A Free Access Website

Michael Murray’s on-going commentary on issues in corporate and personal insolvency law and related policy and law reform, in Australia and internationally. Given the scope of insolvency, this extends to business, consumer and professional conduct, and ethics, governance and regulation, criminal, tax, environmental and administrative law, and the courts and government.

 

Do old emails ever die?

A respondent car hire company being sued by the ACCC for unconscionable conduct has claimed that what the ACCC alleges were its intimidating and threatening emails sent to its customers have been deleted and cannot be retrieved.

The Judge was not convinced.

Judicial notice

After hearing expert evidence as to the nature of emails and their permanence or otherwise, the Judge said he ”considered that certain features of emails and computers are sufficiently notorious that I may take judicial notice of them [referring to other similar decisions]…

24    Those features are:

(1)    when an email is deleted, it goes into a deleted items or trash folder from which it can easily be retrieved;

(2)    it is possible to go into that folder and delete the email there (… deleting ‘from the deleted Items’);

(3)    when an email is sent a copy is commonly stored in a ‘Sent Items’ folder. If that copy is to be deleted it is necessary to go into that folder, delete the email and then follow it to the trash and delete it there;

(4)    similarly, if a file on a computer is deleted, it goes into a trash, deleted items or bin folder, from which it can easily be retrieved unless it is then deleted from that folder;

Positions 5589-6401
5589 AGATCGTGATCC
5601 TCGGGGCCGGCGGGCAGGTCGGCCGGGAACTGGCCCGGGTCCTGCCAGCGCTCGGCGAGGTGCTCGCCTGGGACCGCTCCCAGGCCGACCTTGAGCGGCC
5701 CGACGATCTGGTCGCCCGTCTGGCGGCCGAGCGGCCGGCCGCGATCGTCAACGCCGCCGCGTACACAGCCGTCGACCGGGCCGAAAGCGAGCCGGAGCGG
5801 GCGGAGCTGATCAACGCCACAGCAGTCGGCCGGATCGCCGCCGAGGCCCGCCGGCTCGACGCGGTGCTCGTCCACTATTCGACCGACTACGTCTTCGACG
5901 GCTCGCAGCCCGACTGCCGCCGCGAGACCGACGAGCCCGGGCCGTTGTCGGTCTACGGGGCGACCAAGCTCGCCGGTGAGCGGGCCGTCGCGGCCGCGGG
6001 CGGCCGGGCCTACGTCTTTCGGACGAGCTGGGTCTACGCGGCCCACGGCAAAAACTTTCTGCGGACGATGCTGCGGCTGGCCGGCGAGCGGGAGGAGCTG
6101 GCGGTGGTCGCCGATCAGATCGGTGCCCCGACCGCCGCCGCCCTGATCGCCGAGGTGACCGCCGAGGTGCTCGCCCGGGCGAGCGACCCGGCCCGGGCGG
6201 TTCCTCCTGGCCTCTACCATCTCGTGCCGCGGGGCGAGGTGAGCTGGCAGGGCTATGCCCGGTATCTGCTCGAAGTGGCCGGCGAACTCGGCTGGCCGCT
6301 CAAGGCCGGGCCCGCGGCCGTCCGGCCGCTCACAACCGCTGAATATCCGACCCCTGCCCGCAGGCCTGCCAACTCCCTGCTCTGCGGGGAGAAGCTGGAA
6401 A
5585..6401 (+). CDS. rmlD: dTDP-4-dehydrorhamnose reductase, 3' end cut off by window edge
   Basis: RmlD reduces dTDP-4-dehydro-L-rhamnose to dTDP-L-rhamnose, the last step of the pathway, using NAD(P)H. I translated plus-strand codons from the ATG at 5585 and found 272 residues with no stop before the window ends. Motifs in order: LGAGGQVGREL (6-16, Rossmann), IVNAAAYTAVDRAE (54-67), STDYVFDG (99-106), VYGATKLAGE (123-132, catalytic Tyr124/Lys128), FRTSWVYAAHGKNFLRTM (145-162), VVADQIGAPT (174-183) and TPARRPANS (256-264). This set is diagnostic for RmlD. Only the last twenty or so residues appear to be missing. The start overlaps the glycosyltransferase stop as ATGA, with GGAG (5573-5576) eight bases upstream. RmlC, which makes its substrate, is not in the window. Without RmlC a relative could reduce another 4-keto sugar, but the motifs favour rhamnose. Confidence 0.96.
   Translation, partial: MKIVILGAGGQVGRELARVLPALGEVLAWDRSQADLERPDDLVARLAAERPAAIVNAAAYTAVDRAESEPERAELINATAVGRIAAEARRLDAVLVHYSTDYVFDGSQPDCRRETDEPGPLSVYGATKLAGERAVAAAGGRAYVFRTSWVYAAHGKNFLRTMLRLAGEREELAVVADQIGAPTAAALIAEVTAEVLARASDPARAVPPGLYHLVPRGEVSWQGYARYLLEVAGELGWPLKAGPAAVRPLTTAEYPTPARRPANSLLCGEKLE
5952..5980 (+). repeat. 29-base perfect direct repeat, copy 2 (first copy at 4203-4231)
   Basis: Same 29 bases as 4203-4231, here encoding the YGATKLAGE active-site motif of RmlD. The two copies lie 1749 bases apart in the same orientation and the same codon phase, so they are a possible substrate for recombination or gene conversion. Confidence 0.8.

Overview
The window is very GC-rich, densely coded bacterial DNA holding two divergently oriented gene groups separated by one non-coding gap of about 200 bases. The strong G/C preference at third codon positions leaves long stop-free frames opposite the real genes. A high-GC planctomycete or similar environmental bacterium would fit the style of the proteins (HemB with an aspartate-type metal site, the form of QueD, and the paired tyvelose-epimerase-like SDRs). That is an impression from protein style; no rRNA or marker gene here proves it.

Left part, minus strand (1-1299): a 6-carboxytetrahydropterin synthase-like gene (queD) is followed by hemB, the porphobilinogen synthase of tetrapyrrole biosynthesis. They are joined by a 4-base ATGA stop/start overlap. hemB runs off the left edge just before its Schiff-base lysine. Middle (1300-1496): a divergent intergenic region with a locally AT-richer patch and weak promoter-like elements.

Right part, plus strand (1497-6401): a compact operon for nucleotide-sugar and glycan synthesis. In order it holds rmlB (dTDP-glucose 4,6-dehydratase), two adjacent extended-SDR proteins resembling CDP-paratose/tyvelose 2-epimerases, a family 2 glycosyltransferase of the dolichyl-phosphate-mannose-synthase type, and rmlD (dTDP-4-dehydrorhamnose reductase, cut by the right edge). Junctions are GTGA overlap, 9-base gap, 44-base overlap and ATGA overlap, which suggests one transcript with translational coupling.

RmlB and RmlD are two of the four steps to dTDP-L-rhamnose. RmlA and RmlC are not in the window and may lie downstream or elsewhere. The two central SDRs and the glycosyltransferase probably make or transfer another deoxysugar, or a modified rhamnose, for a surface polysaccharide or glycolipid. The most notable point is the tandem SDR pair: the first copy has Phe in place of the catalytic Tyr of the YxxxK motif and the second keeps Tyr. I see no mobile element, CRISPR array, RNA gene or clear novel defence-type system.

(5)    emails are commonly received and sent in chains, in which an email on a particular subject is grouped with or replies and forwarding emails on the same subject. These groups of emails are often called ‘conversations’;

(6)    email is a ubiquitous form of business communication and it is commonplace for individuals in businesses to receive many hundreds of emails per day; and

(7)    it is common but not necessarily universal that businesses and those providing email service to them will keep backups of computer systems including email service.

The evidence

In this case, if the evidence of the respondents were to be accepted

[25] “in order to carry out the seemingly assiduous practice of destruction of documents to which they depose, the respondents would need to go into their email and document folders regularly and not only delete the emails and files, but follow them into the deleted items/trash folders and delete them there. They would also need to go into the sent items, delete those and similarly follow those into the trash to delete them there. They would need to be sure that all chains or conversations had been identified and deleted. ….

26    Nor are the reasons given for regularly following such a thorough practice of deletion of records persuasive. Many businesses receive hundreds of emails a day without having to purge them on an almost daily basis. …”

The orders and possible further orders

The Judge made further detailed orders for discovery of emails.

He also mentioned that the Court has power to go further, including by the making of an order under r 14.01 of the Federal Court Rules for the ACCC to be able to inspect computers, or the referral of the question of compliance with discovery obligations to a referee under s 54A of the Federal Court Act or r 28.61 of the Rules. 

Australian Competition and Consumer Commission v Smart Corporation Pty Ltd [2019] FCA 1603

Share on facebook
Share on google
Share on twitter
Share on linkedin

Leave a Reply

Your email address will not be published. Required fields are marked *

Latest

Popular

Featured

Stay Up To Date With Murrays Legal Commentary

Subscribe now